Salt Dough Leaf Pressings
Last week at Gabriel's Art Kids we dove into and kneaded our way through salt dough. The children helped to mix the parts of salt, flour and water together to create their dough. We divided it into equal parts and flattened them into pancakes and away they went. The took all different types of leaves; maples, pine, hosta, and oak and pressed them into the pancake shaped salt dough. Some of the children choose to trace the outline of their leaf, while others cut their leaf shapes out.
Once the leaves were done I baked them at 200 degrees for a few hours, until they where hard and completely white. A higher temperature would have cooked them faster but would have also browned them. If you are going to completely paint the entire piece of dough the brown doesn't matter, however, I was unsure of what the little artists had in mind so I kept them white just in case.
We used acrylic paint to add color to our baked dough and the children even found some glitter to add on top to give it that extra sparkle. I topped them with a clear acrylic matte varnish to give them a nice shine. I think they turned out fabulous!
1 cup salt
2 cups all purpose flour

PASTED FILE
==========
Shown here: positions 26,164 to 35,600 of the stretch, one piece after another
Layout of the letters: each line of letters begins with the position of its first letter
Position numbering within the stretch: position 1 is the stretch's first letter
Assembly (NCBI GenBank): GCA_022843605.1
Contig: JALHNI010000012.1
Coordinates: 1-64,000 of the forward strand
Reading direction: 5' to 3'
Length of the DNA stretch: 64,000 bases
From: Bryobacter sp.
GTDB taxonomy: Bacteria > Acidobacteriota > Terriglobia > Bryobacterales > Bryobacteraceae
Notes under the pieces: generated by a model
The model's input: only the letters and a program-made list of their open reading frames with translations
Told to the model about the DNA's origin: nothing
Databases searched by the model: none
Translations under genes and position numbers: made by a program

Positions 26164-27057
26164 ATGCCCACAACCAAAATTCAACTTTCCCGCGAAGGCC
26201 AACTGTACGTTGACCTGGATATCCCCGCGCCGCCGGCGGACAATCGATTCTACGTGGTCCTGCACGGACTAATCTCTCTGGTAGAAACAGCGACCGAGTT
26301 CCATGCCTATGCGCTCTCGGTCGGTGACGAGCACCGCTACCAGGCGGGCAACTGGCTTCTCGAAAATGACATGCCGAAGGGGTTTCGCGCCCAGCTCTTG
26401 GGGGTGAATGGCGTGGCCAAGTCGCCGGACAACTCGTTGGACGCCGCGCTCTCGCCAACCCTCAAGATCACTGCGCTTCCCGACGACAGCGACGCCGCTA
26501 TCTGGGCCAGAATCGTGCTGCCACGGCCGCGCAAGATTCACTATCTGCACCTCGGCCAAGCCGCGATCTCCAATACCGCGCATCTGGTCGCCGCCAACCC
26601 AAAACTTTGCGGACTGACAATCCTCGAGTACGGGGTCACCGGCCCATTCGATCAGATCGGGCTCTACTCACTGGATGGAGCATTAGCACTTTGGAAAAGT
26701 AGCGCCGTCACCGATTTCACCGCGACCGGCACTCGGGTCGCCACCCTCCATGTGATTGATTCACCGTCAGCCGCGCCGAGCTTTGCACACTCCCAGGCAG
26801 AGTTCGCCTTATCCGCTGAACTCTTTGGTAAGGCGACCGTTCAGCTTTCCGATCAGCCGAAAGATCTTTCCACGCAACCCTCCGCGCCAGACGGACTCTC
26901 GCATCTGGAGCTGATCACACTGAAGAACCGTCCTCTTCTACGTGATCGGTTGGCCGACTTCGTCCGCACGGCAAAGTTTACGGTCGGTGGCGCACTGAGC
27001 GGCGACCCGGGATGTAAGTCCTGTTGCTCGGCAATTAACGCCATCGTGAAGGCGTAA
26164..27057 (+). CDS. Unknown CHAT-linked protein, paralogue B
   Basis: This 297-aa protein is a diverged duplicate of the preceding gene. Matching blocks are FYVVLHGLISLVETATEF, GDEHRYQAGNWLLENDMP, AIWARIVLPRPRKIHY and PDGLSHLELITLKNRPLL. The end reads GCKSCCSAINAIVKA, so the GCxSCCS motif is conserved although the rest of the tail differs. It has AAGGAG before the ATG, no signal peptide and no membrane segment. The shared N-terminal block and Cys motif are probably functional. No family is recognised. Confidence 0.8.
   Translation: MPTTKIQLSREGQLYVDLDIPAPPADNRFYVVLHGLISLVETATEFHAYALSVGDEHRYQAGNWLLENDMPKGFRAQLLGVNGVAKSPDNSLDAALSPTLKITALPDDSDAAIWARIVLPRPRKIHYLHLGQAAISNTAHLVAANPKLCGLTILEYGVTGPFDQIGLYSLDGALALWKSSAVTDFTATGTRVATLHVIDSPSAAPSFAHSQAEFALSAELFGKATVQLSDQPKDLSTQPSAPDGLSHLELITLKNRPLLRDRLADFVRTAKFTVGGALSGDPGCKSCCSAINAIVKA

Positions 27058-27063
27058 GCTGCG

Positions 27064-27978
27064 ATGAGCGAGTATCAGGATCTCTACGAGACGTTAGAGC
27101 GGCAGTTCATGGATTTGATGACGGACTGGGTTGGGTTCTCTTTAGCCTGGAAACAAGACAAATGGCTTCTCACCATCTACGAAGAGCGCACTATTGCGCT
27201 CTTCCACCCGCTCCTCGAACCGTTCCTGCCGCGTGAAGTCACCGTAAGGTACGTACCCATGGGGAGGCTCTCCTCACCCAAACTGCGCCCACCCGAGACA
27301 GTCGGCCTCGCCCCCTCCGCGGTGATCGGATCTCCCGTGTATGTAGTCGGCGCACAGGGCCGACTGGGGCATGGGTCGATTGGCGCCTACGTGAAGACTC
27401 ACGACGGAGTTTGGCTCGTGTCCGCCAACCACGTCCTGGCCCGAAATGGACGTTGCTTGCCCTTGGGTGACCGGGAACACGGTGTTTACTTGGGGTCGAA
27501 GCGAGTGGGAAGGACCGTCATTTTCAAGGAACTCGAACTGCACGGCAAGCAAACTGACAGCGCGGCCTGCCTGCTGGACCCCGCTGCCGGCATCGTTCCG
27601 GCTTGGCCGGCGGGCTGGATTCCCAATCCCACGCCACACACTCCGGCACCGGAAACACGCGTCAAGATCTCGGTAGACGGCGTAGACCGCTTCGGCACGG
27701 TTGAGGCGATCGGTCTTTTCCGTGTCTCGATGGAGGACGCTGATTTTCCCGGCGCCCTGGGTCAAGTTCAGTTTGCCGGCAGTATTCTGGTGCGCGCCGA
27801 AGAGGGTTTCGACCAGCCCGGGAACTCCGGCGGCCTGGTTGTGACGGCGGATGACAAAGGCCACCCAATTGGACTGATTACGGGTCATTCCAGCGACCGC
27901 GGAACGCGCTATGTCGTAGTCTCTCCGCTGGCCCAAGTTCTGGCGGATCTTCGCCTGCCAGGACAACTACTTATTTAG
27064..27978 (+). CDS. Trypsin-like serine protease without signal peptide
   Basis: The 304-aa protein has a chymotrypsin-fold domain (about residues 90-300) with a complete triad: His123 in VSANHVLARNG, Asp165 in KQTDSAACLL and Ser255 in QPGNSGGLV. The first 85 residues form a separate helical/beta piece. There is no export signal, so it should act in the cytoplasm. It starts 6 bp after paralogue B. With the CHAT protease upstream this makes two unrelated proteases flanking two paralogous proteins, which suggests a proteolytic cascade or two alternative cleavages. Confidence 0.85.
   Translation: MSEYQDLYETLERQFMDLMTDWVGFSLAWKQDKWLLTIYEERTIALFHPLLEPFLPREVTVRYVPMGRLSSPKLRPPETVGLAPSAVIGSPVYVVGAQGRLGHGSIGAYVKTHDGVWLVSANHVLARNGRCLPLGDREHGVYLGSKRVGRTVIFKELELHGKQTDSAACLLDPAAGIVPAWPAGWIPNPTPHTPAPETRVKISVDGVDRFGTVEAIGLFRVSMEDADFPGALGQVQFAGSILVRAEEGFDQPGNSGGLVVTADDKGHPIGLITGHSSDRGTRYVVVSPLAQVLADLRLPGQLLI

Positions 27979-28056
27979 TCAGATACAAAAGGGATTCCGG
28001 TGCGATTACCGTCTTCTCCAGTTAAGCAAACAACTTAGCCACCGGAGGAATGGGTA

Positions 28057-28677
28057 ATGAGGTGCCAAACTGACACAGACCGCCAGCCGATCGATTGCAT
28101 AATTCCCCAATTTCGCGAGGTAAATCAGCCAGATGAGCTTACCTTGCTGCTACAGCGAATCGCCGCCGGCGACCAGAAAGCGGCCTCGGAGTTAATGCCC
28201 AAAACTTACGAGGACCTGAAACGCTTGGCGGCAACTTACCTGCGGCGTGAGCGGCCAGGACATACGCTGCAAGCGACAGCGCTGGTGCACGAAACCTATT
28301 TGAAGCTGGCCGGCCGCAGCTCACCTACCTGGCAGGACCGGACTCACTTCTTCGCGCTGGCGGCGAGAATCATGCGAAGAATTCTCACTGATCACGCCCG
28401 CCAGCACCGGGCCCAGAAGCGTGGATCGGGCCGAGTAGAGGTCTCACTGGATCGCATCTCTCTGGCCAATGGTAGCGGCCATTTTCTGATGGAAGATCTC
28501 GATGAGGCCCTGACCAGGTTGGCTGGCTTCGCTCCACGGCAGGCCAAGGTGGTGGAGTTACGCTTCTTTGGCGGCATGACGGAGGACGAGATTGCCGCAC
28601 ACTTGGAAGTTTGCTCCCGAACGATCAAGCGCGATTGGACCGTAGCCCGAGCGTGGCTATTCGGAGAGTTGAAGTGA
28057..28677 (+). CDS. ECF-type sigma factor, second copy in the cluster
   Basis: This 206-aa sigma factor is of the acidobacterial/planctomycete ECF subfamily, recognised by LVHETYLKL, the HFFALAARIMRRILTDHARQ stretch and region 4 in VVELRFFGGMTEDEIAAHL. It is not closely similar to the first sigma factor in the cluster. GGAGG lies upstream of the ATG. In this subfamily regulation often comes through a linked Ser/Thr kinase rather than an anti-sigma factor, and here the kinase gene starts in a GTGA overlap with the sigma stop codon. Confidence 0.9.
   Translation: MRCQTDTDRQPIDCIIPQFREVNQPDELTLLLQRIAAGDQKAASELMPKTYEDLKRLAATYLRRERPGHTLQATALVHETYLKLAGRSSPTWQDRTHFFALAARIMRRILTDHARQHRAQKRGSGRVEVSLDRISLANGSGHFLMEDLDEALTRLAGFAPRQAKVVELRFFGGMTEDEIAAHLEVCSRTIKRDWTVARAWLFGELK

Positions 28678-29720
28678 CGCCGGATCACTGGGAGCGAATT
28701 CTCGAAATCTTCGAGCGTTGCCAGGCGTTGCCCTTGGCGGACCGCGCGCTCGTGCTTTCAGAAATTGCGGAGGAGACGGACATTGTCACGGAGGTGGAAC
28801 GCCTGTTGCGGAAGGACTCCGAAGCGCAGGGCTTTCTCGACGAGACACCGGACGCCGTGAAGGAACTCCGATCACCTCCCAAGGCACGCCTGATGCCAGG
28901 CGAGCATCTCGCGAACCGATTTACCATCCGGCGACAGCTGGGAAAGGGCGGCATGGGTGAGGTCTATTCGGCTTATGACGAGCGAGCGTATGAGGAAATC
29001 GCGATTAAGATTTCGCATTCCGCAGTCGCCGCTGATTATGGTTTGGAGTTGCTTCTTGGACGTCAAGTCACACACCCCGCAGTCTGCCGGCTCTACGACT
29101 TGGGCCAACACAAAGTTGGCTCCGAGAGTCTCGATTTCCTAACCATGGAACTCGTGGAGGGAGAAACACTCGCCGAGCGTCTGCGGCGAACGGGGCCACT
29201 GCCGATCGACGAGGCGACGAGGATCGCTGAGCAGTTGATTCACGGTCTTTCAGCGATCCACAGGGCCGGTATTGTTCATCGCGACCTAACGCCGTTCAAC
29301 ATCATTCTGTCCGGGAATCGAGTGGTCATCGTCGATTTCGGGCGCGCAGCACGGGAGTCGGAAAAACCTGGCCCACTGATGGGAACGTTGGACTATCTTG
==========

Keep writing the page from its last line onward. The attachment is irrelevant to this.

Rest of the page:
1 cup luke warm water
1. In a large bowl mix salt and flour.
2. Gradually stir in water. Mix well until it forms a doughy consistency.
3. With your hands form a ball with your dough and kneed it for at least 5 minutes. The longer you kneed your dough the smoother it will be.
Store your salt dough in a air tight container and you will be able to use it for days.
You can paint your creations with acrylic paints and seal with varnish or polyurethane spray.
You can let your salt dough creations air dry, however salt dough can also be dried in the oven. Bake at 200 F until your creation is dry. The amount of time needed to bake your creations depends on size and thickness; thin flat ornaments may only take 45-60 minutes, thicker creations can take 2-3 hours or more. You can increase your oven temperature to 350 F, your dough will dry faster but it may also brown, which won't matter if you are painting your entire creation (you can also cover your dough in the oven before it turns brown).
There are a few options to color your salt dough: 1. Add powdered tempera paint to your flour, 2. add food coloring or paint to the water before you mix it with the salt/flour, or 3. add natural coloring like instant coffee, cocoa, or curry powder.
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